The crackdown came to a head on Feb. 20, when China’s two main stock exchanges froze the accounts of a major quant fund for three days. Regulators sought to make an example of Ningbo Lingjun Investment Management Partnership after it dumped a combined 2.57 billion yuan in shares within a minute as trading resumed following the holiday.

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For now, the strong-armed measures are working to halt the slide. China’s main equity index has risen nine straight sessions — the longest string of gains in six years - including every day last week following the quant crackdown. 

Longer term, the moves call into question whether quants will want to operate in a country with such arbitrary changes. The sector has surged in recent years, managing some 1.58 trillion yuan in combined assets. While the industry is dominated by domestic funds, international firms like Two Sigma Investments and Winton Group Ltd. have been expanding, along with DE Shaw & Co. 

“After escaping the fire, don’t go back,” Li Bei, founder of macro hedge fund Shanghai Banxia Investment Management Center wrote on the company’s Wechat account Friday, warning investors not to pile back into China’s small stocks.  

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The changes pave the way for more consolidation, and it will be increasingly hard for smaller players to survive as state participants exert heavier influence. 

“Quants need consistent market operating rules and regulations that hold through all market conditions,” said Dalma Capital’s Dugan. “That is not the case in China at this point.”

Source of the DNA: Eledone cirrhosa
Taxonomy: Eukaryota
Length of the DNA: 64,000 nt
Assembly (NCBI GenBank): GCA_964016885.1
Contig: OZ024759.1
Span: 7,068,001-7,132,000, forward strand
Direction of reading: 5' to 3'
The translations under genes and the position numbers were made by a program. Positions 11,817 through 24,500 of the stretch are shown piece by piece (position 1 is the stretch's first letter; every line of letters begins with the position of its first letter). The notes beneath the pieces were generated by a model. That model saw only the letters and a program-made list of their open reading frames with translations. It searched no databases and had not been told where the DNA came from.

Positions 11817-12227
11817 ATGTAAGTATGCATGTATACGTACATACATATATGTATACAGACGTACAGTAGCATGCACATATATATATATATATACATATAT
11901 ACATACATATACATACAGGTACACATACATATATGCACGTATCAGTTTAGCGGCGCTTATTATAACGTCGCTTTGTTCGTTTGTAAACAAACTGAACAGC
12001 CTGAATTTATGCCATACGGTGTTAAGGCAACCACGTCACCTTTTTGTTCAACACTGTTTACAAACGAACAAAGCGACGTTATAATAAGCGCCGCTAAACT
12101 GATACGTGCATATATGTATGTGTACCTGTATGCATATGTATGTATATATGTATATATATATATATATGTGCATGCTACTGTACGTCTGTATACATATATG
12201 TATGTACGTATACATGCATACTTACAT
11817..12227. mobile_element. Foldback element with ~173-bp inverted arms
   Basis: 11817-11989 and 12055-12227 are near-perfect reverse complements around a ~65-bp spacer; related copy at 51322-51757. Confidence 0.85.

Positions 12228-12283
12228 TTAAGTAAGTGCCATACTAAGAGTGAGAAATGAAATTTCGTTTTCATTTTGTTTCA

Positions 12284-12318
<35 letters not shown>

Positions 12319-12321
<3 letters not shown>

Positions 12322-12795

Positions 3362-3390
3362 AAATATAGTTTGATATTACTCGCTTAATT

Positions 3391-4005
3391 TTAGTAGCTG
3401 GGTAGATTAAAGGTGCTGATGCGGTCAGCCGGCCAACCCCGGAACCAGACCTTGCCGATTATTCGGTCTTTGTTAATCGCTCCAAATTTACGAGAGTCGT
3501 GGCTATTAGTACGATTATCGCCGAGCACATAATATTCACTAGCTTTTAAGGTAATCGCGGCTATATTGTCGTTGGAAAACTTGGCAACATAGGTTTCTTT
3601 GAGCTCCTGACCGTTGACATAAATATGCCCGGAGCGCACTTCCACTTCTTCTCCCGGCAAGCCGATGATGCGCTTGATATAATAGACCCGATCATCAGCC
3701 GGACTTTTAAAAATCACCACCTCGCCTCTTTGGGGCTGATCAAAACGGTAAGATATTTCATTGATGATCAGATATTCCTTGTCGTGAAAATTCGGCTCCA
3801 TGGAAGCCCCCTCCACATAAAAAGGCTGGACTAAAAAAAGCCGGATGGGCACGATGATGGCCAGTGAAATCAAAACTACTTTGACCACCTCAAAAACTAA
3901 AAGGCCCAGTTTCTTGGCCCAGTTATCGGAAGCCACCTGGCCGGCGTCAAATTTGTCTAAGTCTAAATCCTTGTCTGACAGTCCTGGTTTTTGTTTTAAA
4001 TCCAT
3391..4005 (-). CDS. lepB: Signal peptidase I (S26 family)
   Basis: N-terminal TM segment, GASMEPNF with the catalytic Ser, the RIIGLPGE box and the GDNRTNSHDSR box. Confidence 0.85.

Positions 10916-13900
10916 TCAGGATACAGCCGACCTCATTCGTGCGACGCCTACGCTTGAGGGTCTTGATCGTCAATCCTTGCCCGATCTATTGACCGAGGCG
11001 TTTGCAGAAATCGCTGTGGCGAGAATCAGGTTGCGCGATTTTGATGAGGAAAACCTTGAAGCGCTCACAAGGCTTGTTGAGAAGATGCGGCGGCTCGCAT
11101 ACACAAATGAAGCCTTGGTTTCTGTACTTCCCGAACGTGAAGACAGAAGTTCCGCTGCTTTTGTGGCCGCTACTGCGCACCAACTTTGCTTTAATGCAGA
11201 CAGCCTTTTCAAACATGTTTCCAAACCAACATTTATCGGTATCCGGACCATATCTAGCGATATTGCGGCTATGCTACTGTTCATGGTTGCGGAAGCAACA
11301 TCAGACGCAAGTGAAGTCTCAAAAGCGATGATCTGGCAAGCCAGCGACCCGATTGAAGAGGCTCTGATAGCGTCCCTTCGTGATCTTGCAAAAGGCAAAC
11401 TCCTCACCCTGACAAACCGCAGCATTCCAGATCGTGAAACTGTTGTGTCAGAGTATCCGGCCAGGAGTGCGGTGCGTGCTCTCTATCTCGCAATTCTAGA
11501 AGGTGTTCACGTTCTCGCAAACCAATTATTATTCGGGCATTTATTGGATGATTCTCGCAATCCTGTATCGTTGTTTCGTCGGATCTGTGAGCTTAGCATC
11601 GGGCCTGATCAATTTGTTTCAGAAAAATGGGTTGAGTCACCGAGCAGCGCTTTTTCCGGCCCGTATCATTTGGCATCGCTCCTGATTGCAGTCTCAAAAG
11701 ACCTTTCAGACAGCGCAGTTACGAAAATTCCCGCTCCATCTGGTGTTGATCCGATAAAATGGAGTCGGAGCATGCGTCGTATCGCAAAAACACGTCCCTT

In their public comments, some Chinese quant fund managers have signaled their support for the measures, which they say will weed out risky players. They note that the US also limited short-selling during the global financial crisis, as have other countries. Yet the way China implemented the moves — the lack of consistency or transparency by using verbal “window guidance” to funds — will only deter global investors. 

“The A-share market is so micro-managed, monitored and controlled by the administrators,” said Zhiwu Chen, a finance professor in Hong Kong and a former member of the international advisory board of the CSRC, referring to the domestic market. 

Open Market

China’s securities watchdog said that the measures were targeted at “abnormal trading” and not to restrict stock selling. 

“Stock market rises and falls, investors buy and sell, that’s the norm. Regulators do not interfere with normal market transactions,” the CSRC said in a statement Thursday. The regulator’s intention isn’t to “beat quants to death,” local media reported, citing a CSRC official. 

Still, the trading panic dealt a blow to the image that regulators worked so arduously to craft over three decades, to convince investors that China was committed to a more professional and open market, in line with international standards. 

Instead, the list of maligned industries keeps growing. Tech firms like Ant Group Co. have been reined in, while Wall Street banks face growing limits on data, giving them pause after years of expansion in the world’s second-largest economy.

Over the next decade, China needs “capital from the rest of the world,” said George Boubouras, head of research at K2 Asset Management Ltd. It’s “basically sent a signal that market transparency and the search for it is not allowed as much.”


--With assistance from Zheng Li, Henry Ren, Heng Xie, Amanda Wang and Chongjing Li.